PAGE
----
Research – The Johns Hopkins CCNE brings together a multidisciplinary team of scientists, engineers, and doctors to develop nanotechnology-based diagnostic platforms and therapeutic strategies for comprehensive cancer care.
- Project 1: Screening DNA Methylation in Bodily Fluids for Early Cancer Diagnostics and Post-therapy Monitoring
- Project 2: Systemic Nanocurcumin for Pancreatic Cancer Therapy
- Project 3: Non-Invasive Quantification of Vaccine-mediated Antigen Delivery to Lymph Node by Magnetic Resonance Imaging
- Project 4: Mucus Penetrating Nanoparticles for Small Cell Lung Cancer
Every year JHU CCNE solicites proposals for pilot projects in cancer nanomedicine. Proposed projects should be innovative and must involve collaboration between two or more faculty with complementary expertise. Support of up to $50,000 per year direct costs may be requested for graduate student support, postdoctoral fellows or technicians, equipment, and/or for consumables. Recipients of pilot grants will be expected to submit a grant application to a federal funding agency or foundation through JHU CCNE.
- Shaun Lupold and Martin Pomper, “A model system to determine the influence of active and passive systemic tumor targeting”
- Jonathan Powell and Michael Edidin, “Selectively enhancing tumor immunotherapy by constraining anti-PD-1 on the surface of a nanoparticle”
- Sangeeta Ray and Martin Pomper, “Targeted µ-Particle Therapy for Prostate-Specific Membrane Antigen Expressing Cells Using Multimodality Nanoparticle Platform”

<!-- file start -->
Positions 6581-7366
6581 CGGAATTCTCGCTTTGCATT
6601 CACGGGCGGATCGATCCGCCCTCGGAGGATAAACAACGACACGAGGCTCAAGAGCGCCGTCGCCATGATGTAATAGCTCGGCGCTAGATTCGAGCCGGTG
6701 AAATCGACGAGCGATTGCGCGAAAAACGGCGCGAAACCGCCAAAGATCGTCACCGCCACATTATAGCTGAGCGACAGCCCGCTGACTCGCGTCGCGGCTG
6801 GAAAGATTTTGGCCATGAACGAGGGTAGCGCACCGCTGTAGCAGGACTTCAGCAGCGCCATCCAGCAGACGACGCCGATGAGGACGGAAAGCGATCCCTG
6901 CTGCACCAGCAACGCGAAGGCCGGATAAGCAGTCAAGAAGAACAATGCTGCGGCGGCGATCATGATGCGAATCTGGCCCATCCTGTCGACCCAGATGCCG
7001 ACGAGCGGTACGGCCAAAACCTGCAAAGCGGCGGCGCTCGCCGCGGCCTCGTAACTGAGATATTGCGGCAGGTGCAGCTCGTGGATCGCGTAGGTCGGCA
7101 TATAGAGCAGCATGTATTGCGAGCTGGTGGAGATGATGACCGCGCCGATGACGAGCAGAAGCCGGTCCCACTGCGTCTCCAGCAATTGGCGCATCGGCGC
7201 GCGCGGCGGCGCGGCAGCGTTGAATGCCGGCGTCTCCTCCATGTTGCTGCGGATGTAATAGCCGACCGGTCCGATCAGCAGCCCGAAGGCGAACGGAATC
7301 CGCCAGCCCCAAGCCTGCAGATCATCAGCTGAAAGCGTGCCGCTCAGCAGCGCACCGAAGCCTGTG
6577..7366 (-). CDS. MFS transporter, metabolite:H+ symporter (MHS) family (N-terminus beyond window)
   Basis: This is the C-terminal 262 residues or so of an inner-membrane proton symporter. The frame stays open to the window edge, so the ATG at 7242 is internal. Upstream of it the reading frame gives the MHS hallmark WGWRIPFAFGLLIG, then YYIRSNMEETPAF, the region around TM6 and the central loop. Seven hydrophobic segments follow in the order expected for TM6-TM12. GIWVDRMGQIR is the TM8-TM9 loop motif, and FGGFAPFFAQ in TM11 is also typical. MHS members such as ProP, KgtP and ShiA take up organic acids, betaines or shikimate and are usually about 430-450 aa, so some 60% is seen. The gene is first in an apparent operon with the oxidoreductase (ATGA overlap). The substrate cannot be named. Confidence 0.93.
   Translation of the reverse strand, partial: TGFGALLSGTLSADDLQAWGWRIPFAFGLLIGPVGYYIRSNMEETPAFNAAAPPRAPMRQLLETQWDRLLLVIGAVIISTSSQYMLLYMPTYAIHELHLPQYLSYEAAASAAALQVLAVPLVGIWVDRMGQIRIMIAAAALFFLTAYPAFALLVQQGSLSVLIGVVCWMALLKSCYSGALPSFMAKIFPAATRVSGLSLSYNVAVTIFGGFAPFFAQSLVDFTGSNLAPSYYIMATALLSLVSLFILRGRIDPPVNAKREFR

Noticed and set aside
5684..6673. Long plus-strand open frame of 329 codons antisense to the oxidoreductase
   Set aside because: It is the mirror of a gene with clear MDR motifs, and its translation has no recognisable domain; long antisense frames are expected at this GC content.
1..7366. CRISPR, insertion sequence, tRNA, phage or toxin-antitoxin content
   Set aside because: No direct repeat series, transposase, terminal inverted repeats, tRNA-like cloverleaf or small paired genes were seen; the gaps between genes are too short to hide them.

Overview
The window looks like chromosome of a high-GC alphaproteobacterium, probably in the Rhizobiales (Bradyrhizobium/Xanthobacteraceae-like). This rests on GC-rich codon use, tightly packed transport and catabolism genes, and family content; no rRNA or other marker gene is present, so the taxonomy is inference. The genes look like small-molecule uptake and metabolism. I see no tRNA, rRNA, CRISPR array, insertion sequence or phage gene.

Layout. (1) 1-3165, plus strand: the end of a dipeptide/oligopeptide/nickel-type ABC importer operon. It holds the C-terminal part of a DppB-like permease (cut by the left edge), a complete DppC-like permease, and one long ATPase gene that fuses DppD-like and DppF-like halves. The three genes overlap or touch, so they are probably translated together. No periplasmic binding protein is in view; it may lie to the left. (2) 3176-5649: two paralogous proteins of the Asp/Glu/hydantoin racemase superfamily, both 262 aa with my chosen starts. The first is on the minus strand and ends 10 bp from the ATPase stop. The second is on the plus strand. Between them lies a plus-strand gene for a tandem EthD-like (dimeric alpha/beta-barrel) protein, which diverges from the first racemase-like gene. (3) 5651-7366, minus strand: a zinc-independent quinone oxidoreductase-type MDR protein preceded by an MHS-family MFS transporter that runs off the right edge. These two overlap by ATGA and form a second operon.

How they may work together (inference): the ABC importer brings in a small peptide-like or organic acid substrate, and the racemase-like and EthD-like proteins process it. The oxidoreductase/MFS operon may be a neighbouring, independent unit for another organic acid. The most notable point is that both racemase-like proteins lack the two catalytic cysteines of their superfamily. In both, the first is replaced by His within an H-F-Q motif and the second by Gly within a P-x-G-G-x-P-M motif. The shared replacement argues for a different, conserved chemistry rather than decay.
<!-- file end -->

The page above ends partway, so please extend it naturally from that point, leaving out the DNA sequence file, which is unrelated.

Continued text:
- Martin Ulmschneider and Peter Searson, “Towards an integrated model of drug delivery and tumor growth”
- Robert Ivkov and James Herman, “Magnetic Iron Oxide Formulation for Treatment of Pancreas Cancer”
- Seulki Lee and Justin Hanes, “Novel Systemic Gene Delivery System for Cancer Therapy”
- Stephen Meltzer and Jeff Wang, “Highly Sensitive, Multiplex MicroRNA Analysis Using Molecule Coding and Detection”
- Peter van Zijl and Martin Pomper, “Development of receptor imaging for MRI using biodegradable non-radioactive nanoparticles”
- ICG-nanocapsules for Aggressive Cancer Detection by Targeting Cell Surface Glycan Biomarker – Xingde Li
- In Situ Shape Transformation of DNA/Polymer Nanoparticles for Tumor-Targeted Delivery – Hai-Quan Mao, Honggang Cui, and Martin G. Pomper
- Sridhar Nimmagadda and Zaver Bhujwalla, “Theranostic imaging of prostate cancer”
- Regulation of the Invasive Transition by Nanoscale Adhesive Features in the Tumor Microenvironment – Jennifer Elisseeff and Andrew Ewald
- A Targeted Theranostic Nanoprobe for Real-time Imaging of HSV1-tk in Brain Tumors – Assaf A. Gilad, Arvind P. Pathak, Yoshinori Kato
- Thermo-chemoembolization for treatment of liver cancer. PI: Eleni Liapi, MD; Interventional Radiology, School of Medicine. Co-Inv: Robert Ivkov, PhD; Radiation Oncology, School of Medicine
- Biodegradable, Shape Shifting Nanoparticles as Artificial Antigen Presenting Cells. PI: Jonathan Schneck, MD, PhD; Pathology and Oncology; School of Medicine. Co-Inv: Jordan Green, PhD; Biomedical Engineering; School of Medicine
- A model system to determine the influence of active and passive systemic tumor targeting. PI: Shawn Lupold, PhD; Urology and Oncology, School of Medicine. Co-Inv: Martin Pomper, MD, PhD; Radiology, School of Medicine
- Project 1: The role of cell shape on nanoparticle uptake in the presence/absence of taxol. Personnel: Wei-Chiang Chen (PhD candidate) and Denis Wirtz (PI).
- Project 2: Biomechanics of α4β1-VCAM-1-dependent adhesion and migration. Personnel: Wei-Chien Hung (PhD candidate and Kostas Konstantopoulos (PI).
- Project 3: In-situ Shape-transformation of DNA Nanoparticles for Tumor-specific Interleukin-12 Delivery. Personnel: John-Michael Williford (PhD candidate) and Hai-Quan Mao (PI).